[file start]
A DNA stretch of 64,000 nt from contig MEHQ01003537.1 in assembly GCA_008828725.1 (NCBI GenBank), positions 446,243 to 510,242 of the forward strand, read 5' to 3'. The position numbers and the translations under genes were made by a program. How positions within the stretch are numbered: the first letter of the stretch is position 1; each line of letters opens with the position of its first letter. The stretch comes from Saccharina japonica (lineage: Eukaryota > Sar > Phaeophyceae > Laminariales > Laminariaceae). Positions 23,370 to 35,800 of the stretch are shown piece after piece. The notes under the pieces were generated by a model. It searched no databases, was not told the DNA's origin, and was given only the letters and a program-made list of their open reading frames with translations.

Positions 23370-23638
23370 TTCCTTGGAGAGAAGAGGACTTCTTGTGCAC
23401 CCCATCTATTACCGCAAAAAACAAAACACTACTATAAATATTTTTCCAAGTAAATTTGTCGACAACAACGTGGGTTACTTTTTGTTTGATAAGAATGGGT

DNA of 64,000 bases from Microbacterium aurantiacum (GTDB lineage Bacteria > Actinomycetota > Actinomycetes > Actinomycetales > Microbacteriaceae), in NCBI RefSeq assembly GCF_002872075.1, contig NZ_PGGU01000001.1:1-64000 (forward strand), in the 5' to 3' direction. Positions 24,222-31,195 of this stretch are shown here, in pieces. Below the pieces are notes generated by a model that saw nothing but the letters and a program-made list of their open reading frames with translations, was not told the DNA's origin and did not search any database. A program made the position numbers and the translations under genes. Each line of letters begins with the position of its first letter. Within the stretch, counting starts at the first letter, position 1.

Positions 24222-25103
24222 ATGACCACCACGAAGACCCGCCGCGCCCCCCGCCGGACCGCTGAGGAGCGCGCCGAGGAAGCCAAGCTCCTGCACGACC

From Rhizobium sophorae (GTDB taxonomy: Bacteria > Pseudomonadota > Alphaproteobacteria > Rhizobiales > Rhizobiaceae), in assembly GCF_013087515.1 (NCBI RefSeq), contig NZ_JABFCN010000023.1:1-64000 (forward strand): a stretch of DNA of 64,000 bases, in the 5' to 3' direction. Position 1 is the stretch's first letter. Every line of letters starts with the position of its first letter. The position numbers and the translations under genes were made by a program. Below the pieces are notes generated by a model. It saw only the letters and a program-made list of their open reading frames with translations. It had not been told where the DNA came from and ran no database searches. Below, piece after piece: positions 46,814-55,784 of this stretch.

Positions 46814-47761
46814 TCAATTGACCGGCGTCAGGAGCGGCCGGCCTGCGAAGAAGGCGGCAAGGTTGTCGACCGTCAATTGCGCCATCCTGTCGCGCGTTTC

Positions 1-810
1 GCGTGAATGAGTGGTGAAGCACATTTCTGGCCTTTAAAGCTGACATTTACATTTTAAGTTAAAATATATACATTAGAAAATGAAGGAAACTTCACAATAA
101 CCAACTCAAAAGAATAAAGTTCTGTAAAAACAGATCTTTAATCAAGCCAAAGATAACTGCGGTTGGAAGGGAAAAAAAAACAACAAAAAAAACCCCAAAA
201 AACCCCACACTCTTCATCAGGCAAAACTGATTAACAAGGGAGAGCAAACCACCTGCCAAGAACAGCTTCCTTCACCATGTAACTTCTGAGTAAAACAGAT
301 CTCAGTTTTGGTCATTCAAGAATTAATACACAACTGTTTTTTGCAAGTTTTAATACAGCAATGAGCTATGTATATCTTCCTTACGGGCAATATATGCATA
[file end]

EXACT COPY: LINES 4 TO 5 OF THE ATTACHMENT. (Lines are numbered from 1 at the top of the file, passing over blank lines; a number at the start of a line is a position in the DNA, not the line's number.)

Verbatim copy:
23401 CCCATCTATTACCGCAAAAAACAAAACACTACTATAAATATTTTTCCAAGTAAATTTGTCGACAACAACGTGGGTTACTTTTTGTTTGATAAGAATGGGT

DNA of 64,000 bases from Microbacterium aurantiacum (GTDB lineage Bacteria > Actinomycetota > Actinomycetes > Actinomycetales > Microbacteriaceae), in NCBI RefSeq assembly GCF_002872075.1, contig NZ_PGGU01000001.1:1-64000 (forward strand), in the 5' to 3' direction. Positions 24,222-31,195 of this stretch are shown here, in pieces. Below the pieces are notes generated by a model that saw nothing but the letters and a program-made list of their open reading frames with translations, was not told the DNA's origin and did not search any database. A program made the position numbers and the translations under genes. Each line of letters begins with the position of its first letter. Within the stretch, counting starts at the first letter, position 1.